Healthcare IT should take a page from retail’s book when it comes to legacy infrastructure. While the two industries struggle with many of the same challenges around outdated technology, retail has largely stepped up and embraced edge technology and other solutions to get over legacy hurdles.
That comparison, though, is a little unfair. Healthcare challenges are inherently more complex, and leaders are making decisions in higher stake situations—however, that’s exactly why it’s even more important healthcare decision-makers take the dangers of legacy infrastructure seriously and examine ways to break down big problems into manageable pieces.
Beware the threats facing modern healthcare IT
The inconveniences of today’s legacy network infrastructures are poised to become tomorrow’s major headaches. IT leaders are facing unprecedented change on multiple fronts, including value-based care initiatives, the rise of healthcare consumerism, population health programs, and the unrelenting creep of the Internet of Medical Things. For many facilities, they’re all coming at the same time.
This leaves many IT teams pressured to keep up with requests from other departments to support increasingly complex demands—demands that are continually expanding to include patient-facing technology and ballooning amounts of data. In this dynamic, legacy systems are barriers to innovating and maintaining basic competitiveness in healthcare IT ecosystems, which are growing more elaborate by the second.
At the same time, the most pressing threats facing healthcare IT are set to become even more dangerous in the future. A recent Protenus Breach Barometer Snapshot cited that in Q2 of 2018, 3.14 million patient records were compromised across 142 data breaches. While a large number of those individual breaches came from inside actors, a strong majority of the actual impacted patient accounts were compromised as a result of hacking—a threat legacy IT healthcare systems simply aren’t prepared to face.
With breach costs averaging $717,000 per incident in healthcare and a general expectation that most, if not all, hospitals will experience a breach at some point in time, modernizing infrastructure is directly tied to the fiscal health of any healthcare organization. But where can you start?
The IT leader who decides to make legacy system upgrades a top priority faces a daunting task. Even your most basic healthcare IT stacks are highly complex structures, with exorbitant change costs associated with most upgrades.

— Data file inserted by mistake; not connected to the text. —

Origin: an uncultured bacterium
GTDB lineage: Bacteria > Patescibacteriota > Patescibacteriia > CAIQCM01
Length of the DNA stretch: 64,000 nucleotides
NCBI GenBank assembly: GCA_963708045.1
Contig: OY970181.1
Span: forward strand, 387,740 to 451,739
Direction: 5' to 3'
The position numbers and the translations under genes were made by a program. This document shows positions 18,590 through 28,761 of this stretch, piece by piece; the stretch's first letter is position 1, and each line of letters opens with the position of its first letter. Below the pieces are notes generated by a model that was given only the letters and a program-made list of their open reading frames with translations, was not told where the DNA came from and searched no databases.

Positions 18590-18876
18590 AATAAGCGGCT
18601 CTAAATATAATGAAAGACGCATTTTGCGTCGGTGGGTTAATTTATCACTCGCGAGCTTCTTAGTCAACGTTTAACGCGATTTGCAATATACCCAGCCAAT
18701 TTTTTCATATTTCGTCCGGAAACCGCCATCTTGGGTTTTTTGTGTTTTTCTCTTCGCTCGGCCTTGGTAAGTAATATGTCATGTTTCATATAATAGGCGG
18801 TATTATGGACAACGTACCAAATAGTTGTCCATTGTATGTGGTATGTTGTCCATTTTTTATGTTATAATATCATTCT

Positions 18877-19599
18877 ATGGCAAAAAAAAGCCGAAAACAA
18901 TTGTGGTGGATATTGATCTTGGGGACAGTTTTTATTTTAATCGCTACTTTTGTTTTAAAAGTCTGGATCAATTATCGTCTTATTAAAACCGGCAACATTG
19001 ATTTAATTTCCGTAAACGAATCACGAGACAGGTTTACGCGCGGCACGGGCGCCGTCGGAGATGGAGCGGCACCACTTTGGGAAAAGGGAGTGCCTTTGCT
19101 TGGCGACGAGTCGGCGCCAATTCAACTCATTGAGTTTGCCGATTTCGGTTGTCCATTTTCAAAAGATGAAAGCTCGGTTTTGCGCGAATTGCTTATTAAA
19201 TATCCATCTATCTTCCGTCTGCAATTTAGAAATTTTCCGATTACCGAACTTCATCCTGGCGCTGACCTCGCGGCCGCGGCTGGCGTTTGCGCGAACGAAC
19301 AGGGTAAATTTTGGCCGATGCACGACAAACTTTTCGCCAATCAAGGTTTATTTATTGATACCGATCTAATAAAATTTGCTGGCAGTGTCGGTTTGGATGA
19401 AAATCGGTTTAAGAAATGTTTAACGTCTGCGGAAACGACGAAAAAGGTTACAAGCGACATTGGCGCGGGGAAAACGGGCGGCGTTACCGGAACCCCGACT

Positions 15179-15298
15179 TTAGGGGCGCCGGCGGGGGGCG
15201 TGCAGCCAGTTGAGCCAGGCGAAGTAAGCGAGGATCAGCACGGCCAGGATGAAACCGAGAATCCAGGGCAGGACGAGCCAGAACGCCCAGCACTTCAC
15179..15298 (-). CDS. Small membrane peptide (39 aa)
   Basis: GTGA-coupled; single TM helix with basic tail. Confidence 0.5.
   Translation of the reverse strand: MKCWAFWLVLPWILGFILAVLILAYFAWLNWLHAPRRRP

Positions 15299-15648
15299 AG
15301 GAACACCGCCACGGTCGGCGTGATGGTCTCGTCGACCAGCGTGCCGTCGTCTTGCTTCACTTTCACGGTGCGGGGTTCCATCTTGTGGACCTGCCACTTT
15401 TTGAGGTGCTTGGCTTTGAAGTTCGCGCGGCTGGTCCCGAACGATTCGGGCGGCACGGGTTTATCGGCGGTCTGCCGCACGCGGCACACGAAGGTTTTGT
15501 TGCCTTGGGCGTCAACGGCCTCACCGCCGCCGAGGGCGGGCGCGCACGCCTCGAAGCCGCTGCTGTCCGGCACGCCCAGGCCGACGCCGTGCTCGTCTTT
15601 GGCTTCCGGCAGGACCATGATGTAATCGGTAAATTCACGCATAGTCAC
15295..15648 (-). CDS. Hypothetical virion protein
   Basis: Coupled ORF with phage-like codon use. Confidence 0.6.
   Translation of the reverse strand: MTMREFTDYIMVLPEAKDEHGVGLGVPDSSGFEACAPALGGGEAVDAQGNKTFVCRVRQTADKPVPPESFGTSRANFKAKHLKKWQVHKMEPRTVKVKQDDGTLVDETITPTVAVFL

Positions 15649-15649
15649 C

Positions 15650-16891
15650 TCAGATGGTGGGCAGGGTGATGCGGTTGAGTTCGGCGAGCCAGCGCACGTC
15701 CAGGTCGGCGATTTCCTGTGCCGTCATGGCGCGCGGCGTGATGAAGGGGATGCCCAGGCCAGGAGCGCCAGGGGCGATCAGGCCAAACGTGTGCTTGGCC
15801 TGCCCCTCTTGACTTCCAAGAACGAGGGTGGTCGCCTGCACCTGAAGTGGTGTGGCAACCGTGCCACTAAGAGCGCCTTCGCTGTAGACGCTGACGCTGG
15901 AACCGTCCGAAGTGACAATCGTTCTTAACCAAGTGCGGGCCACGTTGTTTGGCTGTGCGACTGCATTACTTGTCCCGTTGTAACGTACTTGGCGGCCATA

Confront your legacy infrastructure issues
The industry overall has responded to those challenges with an almost universal embrace of partnerships. According to a recent Black Book study, 98 percent of hospital leaders are evaluating partnership with third-party vendors to realize cost-efficiencies in both clinical and nonclinical functions. This type of partnership already has a long and generally positive history in healthcare, which is why, with the proper approach, it’s ideally positioned to answer the legacy IT question.
One of the most effective ways to get the most out of healthcare IT partnerships is to step away from trying to tackle the entire legacy monster at one time. Instead, it’s best to break changes and upgrades into smaller, more manageable pieces and entrust those pieces to qualified vendors.
This approach allows IT teams to free up time and resources, improve scalability, and increase reliability (critical in the 24/7/365 world of healthcare), while leveraging the knowledge and specialization of partners who have both deeper insights into specific network challenges and broader perspectives on the industry as a whole.
Understand how a strategic partner can help
As one example, consider the potential of partnering with a managed print services vendor. Printers often go overlooked as a threat vector, and catching them up to the needs of a hospital’s specific security risk profile might take more time and specialization than a busy IT team can handle.
That was the case for Baptist Health in Louisville, Kentucky. The healthcare network was facing the challenge of revisiting print security after it had been largely neglected during the creation of a system-wide IT security team. Rather than place the burden on its security professionals, Baptist Health partnered with a managed print services (MPS) provider to implement print security standards that protected 3,000 printers across seven hospitals and over 300 outlying facilities, including clinics and physician offices. This partnership boosted security and eliminated the need for individual, printer-level intervention.
On another note, Merck, a global healthcare leader, initiated MPS to reduce costs, enhance efficiency, and bring in an element of sustainability to their organization. Their ultimate goal was to improve end user productivity, and MPS allowed them to level up their printing by upgrading legacy infrastructure and modernizing it to a more efficient and environmentally friendly printer model. The result was happy users who could print quickly and efficiently.
Make the right vendor choice
Realizing the full benefit of partnering with an expert for legacy system upgrades frequently comes down to smart vendor selection. Look for a partner who:
Knows how to increase productivity
Focuses on savings
Can provide solid governance documentation
Is focused on the end consumer
To learn more about what this should look like in the healthcare space, HIMSS offers guidance on some simple rules to follow when selecting a partner.